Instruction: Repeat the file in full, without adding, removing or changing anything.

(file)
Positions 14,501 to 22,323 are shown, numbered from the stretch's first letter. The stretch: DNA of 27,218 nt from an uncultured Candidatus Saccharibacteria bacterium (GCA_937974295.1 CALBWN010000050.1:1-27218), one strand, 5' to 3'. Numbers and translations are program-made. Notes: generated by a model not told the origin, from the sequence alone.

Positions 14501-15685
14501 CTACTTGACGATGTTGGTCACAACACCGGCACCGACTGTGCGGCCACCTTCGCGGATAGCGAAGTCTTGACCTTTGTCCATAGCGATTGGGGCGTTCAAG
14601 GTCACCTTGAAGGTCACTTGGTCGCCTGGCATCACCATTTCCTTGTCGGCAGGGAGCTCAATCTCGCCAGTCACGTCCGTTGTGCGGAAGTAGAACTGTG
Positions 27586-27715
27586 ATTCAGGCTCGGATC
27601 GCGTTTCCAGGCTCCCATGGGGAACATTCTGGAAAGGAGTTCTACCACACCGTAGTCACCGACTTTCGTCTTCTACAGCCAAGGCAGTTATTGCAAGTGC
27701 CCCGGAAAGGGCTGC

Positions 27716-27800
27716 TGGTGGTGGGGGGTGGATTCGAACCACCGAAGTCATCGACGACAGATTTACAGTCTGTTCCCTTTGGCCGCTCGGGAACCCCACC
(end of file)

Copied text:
Positions 14,501 to 22,323 are shown, numbered from the stretch's first letter. The stretch: DNA of 27,218 nt from an uncultured Candidatus Saccharibacteria bacterium (GCA_937974295.1 CALBWN010000050.1:1-27218), one strand, 5' to 3'. Numbers and translations are program-made. Notes: generated by a model not told the origin, from the sequence alone.

Positions 14501-15685
14501 CTACTTGACGATGTTGGTCACAACACCGGCACCGACTGTGCGGCCACCTTCGCGGATAGCGAAGTCTTGACCTTTGTCCATAGCGATTGGGGCGTTCAAG
14601 GTCACCTTGAAGGTCACTTGGTCGCCTGGCATCACCATTTCCTTGTCGGCAGGGAGCTCAATCTCGCCAGTCACGTCCGTTGTGCGGAAGTAGAACTGTG
Positions 27586-27715
27586 ATTCAGGCTCGGATC
27601 GCGTTTCCAGGCTCCCATGGGGAACATTCTGGAAAGGAGTTCTACCACACCGTAGTCACCGACTTTCGTCTTCTACAGCCAAGGCAGTTATTGCAAGTGC
27701 CCCGGAAAGGGCTGC

Positions 27716-27800
27716 TGGTGGTGGGGGGTGGATTCGAACCACCGAAGTCATCGACGACAGATTTACAGTCTGTTCCCTTTGGCCGCTCGGGAACCCCACC